Figure 1

Effect of CPAM dosage on the removal ratio of chlorophyll a for Microcystis at exponential and decline phases.

Figure 1

Effect of CPAM dosage on the removal ratio of chlorophyll a for Microcystis at exponential and decline phases.

Charge neutralization is one of the mechanisms of cyanobacterial removal at both exponential and decline phases by CPAM coagulation. Previous studies have revealed that cyanobacterial cells at the decline phase exhibited higher zeta potential than those at the exponential phase (Henderson et al. 2008; Shi et al. 2016). Therefore, cyanobacteria at the decline phase required higher dosages of CPAM to achieve the same removal ratio of cyanobacterial cells.

Effect of PAC on Microcystis removal by coagulation

Figure 2 shows that Microcystis at the exponential phase are still more easily removed than that at the decline phase, similar to the results of CPAM. Dosing with the initial PAC of 13.0 mg/L, the removal ratio of chlorophyll a was about 69.1%. To promote the coagulation efficiency, PAC dosage increased to 18.0 mg/L, and the removal ratio of chlorophyll a reached up to 80% (Figure 2). Overall, the removal ratio of chlorophyll a was mainly dependent on the dosages of PAC for Microcystis at both exponential and decline phases (Figure 2).

Figure 2

Effect of PAC dosage on the removal ratio of chlorophyll a for Microcystis at exponential and decline phases.

Figure 2

Effect of PAC dosage on the removal ratio of chlorophyll a for Microcystis at exponential and decline phases.

Similar to CPAM coagulants, the hydrolysis form of PAC was high-density positively charged substances (Zhang et al. 2018; Guo et al. 2019). Except for charge neutralization with Microcystis cells, the adsorption, bridging, and netting may further contribute to remove Microcystis cells by coagulation. Besides, Microcystis cells at the decline phase may release more EOMs and exhibited higher electronegativity than those at the exponential phase, leading to an increase in PAC consumption.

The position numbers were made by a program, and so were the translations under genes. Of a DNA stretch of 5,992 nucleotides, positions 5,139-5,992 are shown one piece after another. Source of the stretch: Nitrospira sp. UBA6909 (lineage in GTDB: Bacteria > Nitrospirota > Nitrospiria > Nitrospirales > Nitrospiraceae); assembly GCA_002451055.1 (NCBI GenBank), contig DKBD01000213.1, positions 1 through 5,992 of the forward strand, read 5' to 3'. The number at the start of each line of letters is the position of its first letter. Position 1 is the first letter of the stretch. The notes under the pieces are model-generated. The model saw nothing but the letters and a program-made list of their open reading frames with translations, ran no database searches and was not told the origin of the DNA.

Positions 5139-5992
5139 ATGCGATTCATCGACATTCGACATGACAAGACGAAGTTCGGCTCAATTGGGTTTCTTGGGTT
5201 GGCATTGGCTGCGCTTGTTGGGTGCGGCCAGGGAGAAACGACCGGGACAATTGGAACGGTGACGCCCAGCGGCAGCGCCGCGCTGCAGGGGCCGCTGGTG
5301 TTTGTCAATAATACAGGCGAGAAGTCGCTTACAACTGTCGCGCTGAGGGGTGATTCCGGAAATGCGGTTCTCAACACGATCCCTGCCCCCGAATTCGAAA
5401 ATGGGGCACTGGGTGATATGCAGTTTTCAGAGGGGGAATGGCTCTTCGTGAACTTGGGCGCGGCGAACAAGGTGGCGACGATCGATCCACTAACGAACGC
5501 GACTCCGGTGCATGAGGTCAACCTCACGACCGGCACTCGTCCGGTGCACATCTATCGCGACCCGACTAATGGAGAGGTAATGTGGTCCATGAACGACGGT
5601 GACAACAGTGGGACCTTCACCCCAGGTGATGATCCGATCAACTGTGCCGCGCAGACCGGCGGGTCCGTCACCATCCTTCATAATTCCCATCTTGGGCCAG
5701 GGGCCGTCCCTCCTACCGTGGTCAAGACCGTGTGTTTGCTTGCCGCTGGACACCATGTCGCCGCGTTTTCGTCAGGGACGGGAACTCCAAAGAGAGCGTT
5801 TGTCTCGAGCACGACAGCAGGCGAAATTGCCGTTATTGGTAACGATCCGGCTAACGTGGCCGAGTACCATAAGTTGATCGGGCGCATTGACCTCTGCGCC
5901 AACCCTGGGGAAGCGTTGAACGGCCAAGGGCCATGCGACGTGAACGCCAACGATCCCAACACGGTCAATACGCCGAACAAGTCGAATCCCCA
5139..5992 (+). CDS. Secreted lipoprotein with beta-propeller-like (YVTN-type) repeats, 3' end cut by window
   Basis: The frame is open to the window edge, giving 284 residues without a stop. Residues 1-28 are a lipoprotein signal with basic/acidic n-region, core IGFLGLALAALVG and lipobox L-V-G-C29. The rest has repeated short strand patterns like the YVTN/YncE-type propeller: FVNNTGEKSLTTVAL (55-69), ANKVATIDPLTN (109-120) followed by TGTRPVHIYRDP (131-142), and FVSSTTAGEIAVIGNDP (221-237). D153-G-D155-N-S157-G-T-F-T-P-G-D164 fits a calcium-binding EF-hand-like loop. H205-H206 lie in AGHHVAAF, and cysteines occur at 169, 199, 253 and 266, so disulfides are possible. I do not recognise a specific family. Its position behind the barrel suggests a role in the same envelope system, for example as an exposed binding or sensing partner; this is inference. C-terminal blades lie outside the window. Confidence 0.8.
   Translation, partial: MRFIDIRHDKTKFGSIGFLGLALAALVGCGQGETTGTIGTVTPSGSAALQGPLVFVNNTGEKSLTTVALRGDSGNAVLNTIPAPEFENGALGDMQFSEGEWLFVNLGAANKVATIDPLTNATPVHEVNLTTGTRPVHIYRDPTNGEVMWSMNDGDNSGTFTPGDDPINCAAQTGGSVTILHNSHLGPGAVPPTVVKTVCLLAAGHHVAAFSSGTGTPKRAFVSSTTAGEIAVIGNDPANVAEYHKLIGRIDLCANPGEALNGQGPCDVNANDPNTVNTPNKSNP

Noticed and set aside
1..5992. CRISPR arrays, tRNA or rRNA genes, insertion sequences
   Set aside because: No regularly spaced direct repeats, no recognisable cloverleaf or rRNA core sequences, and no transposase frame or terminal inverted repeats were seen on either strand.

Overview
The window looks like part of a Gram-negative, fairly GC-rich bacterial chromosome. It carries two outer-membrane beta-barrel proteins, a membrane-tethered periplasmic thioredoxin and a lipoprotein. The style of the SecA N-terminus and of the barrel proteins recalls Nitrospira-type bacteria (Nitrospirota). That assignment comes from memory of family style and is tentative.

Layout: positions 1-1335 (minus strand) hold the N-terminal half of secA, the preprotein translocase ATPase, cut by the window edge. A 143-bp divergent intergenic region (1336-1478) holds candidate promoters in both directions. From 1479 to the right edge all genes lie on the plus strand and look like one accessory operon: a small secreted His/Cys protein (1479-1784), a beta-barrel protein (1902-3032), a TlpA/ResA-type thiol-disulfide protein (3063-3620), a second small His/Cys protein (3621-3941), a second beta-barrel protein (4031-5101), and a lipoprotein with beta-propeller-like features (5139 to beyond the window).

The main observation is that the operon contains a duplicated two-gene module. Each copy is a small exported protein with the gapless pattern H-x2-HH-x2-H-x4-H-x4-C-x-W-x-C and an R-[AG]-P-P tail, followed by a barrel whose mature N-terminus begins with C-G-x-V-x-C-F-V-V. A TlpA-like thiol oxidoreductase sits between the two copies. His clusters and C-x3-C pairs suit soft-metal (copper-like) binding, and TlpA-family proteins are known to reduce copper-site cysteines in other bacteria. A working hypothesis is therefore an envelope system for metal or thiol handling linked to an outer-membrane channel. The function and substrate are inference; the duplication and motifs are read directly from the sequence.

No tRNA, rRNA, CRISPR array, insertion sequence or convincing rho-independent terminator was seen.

Effect of pH on Microcystis removal by coagulation

Figure 3 shows that various pH values of 7.2, 8.2, 9.2, and 10.2 are used for coagulation experiments, and CPAM and PAC dosages of 4.0 and 13.0 mg/L are employed to treat Microcystis at exponential and decline phases, respectively. At pH values of 7.2–9.2, the removal ratio of chlorophyll a at the exponential phase was higher than a pH value of 10.2 after CPAM and PAC coagulation (Figure 3). In contrast, for Microcystis at the decline phase, the highest removal ratio of chlorophyll a was gained at pH values of 8.2 and 9.2 by CPAM and PAC coagulation, respectively. These results were consistent with previous studies, in that they have noted that pH played an important role in PAC coagulation, since coagulants have different hydrolysis products at various conditions of pH (Duan & Gregory 2003; Hu et al. 2006).

Figure 3

Effect of pH on the removal ratio of chlorophyll a for Microcystis at exponential and decline phases.

Figure 3

Effect of pH on the removal ratio of chlorophyll a for Microcystis at exponential and decline phases.

ANOVA of the proposed model

The removal ratio of chlorophyll a was used as the response value of the model, and all experimental results are shown in Table 3. The variance analysis of the BBD for the experimental data was conducted using the Design ExpertV11 software, and these results are shown in Table 4. The F-values and P-values showed that there were significant correlations between these factors and response values. Table 4 shows that P-values of the two models are below 0.0001, indicating that the fitted model was highly significant and the model could be used for subsequent optimization design. The P-value of misfit (lack of fit) was more than 0.05, suggesting that it was not significant and the model could fit these data well.